NVHR: Landmark IOM Report on Chronic Viral Hepatitis & Liver Cancer Finds Inadequate Federal Funding Thwarting Education, Surveillance Efforts

Jan 11, 2010, 11:00 ET from National Viral Hepatitis Roundtable

WASHINGTON, Jan. 11 /PRNewswire-USNewswire/ -- With today's release of a landmark study by the Institute of Medicine (IOM), Hepatitis and Liver Cancer: A National Strategy for Prevention and Control of Hepatitis B and C, finding that inadequate public-health resources are being allocated to national and local prevention, control, and surveillance programs, the National Viral Hepatitis Roundtable (NVHR) today renewed its call for the Administration, Congress, and the entire health care system to take immediate and decisive action to implement the report's key recommendations. More than 5 million individuals - about 1 in 50 Americans - are afflicted with chronic viral hepatitis, most of whom are not even aware they are infected.

The NVHR is a coalition of more than 150 public, private, and voluntary organizations dedicated to reducing the incidence of infection, morbidity, and mortality from viral hepatitis in the U.S. through strategic planning, leadership, coordination, advocacy, and research. www.nvhr.org

"On behalf of more than 5 million Americans afflicted with chronic viral hepatitis B and C, NVHR applauds the Institute of Medicine for its comprehensive examination of the complex public-health issues related to education, surveillance, immunization, and treatment of chronic viral hepatitis," said NVHR Chair Lorren Sandt. "NVHR strongly supports the IOM findings and looks forward to working with the Administration, Congress, and all stakeholders to translate the IOM's recommendations into swift and decisive action. In particular, NVHR is hopeful that the IOM will spur urgent congressional action on the bipartisan Honda-Dent legislation that would help implement many of the IOM report's recommendations. We are in the grips of a public-health crisis that cannot be ignored."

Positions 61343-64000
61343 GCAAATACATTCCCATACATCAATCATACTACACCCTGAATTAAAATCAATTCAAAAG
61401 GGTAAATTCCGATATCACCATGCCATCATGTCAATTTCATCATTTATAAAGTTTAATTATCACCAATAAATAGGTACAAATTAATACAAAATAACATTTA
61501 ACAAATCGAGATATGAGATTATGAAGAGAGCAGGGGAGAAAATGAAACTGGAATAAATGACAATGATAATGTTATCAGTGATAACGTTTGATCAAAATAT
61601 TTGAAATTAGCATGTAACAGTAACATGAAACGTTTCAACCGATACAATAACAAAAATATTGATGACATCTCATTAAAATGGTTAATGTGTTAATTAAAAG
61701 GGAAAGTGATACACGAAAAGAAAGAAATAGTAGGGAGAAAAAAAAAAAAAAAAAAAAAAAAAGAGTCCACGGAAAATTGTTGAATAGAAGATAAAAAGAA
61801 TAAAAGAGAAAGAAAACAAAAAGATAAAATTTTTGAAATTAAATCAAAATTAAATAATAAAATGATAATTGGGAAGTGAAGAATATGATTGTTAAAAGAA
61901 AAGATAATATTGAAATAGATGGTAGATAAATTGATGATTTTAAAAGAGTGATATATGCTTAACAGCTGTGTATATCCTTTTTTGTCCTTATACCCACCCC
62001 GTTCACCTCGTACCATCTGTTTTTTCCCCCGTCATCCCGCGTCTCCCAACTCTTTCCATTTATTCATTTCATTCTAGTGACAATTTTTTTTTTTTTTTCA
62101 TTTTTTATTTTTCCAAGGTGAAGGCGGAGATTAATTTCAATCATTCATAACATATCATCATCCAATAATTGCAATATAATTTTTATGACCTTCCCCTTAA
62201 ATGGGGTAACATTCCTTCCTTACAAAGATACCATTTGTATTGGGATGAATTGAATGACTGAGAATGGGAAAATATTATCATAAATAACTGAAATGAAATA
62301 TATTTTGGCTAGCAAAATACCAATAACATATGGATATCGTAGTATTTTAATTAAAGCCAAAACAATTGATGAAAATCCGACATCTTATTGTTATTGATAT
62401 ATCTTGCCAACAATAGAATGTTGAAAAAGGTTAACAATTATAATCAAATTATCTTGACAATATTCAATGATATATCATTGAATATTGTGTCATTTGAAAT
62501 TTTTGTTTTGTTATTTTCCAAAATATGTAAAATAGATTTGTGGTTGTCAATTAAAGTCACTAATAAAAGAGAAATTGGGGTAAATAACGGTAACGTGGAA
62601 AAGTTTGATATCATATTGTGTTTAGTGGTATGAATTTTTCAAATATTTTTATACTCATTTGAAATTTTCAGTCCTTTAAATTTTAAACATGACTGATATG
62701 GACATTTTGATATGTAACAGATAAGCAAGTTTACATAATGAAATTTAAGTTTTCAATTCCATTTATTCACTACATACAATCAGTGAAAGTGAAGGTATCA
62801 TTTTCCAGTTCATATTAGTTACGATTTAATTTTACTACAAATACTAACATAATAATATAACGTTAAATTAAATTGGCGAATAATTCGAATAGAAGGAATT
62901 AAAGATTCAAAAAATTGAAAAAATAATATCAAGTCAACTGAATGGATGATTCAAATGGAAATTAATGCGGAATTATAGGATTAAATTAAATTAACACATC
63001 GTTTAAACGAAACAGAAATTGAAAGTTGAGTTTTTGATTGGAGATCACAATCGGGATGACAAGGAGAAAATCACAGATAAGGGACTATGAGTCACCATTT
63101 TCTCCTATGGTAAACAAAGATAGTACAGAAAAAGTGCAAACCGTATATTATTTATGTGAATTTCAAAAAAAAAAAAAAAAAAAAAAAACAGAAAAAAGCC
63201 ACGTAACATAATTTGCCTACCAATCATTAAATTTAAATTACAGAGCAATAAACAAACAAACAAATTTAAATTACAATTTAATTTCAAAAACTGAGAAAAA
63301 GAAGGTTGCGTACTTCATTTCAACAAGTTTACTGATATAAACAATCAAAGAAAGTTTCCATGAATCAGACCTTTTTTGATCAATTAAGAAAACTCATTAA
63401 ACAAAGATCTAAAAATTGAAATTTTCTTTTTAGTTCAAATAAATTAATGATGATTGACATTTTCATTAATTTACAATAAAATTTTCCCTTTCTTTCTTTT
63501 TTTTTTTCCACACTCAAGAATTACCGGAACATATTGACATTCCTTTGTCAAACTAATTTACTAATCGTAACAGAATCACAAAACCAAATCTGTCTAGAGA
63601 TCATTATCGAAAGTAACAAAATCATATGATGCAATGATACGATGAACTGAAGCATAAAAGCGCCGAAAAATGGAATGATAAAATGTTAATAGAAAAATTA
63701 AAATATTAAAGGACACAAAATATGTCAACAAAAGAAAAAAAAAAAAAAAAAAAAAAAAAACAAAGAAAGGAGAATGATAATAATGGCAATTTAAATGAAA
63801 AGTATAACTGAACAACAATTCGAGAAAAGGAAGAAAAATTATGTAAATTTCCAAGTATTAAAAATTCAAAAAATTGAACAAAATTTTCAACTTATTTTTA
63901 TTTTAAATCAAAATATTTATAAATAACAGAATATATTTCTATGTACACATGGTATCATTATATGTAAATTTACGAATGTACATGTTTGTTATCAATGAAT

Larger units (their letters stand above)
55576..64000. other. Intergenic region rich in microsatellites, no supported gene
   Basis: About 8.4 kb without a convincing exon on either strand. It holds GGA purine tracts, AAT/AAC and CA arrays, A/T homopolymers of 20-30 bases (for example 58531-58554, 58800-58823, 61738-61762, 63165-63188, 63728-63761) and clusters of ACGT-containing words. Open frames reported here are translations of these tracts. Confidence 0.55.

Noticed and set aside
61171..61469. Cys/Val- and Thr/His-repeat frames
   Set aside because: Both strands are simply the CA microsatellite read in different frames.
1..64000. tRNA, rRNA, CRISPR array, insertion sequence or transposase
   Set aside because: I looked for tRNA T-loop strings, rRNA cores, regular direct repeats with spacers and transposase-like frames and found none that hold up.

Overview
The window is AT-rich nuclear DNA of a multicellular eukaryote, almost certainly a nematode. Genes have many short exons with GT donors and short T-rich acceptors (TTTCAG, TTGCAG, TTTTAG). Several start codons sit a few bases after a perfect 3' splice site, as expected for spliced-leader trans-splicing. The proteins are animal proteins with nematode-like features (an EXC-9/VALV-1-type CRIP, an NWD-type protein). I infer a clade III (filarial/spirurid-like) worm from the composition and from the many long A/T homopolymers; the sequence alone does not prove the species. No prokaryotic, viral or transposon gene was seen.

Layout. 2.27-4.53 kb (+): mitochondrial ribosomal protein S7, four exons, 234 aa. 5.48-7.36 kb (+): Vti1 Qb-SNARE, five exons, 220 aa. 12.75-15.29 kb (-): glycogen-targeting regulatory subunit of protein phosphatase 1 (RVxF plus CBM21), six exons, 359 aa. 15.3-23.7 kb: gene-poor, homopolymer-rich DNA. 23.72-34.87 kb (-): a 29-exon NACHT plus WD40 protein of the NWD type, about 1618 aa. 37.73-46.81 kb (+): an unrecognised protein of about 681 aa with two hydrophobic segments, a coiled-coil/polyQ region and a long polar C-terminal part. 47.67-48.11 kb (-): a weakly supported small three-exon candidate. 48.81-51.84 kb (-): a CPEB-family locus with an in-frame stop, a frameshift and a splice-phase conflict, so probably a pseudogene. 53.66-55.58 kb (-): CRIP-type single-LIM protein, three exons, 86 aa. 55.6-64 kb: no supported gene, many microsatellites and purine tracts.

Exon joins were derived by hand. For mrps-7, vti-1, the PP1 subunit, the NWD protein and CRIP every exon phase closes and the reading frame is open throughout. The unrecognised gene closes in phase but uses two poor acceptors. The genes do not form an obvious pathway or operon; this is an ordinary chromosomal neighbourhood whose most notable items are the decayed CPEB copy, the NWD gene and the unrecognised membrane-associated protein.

Given both the widespread prevalence of chronic viral hepatitis B and C and the IOM's finding that these diseases rank among the leading causes of preventable deaths worldwide, NVHR believes it is critical that policymakers immediately commit comprehensive resources commensurate with the depth and breadth of this crisis. For example, chronic viral hepatitis B is preventable through a vaccine, yet 78 percent of cases of primary liver cancer (HCC) and 57 percent of cases of cirrhosis are caused by chronic hepatitis B or C infection. Without swift action by the federal government, millions of American families will suffer needlessly in the coming years from chronic viral hepatitis and related complications and private and public payers will spend hundreds of billions of dollars in avoidable medical costs.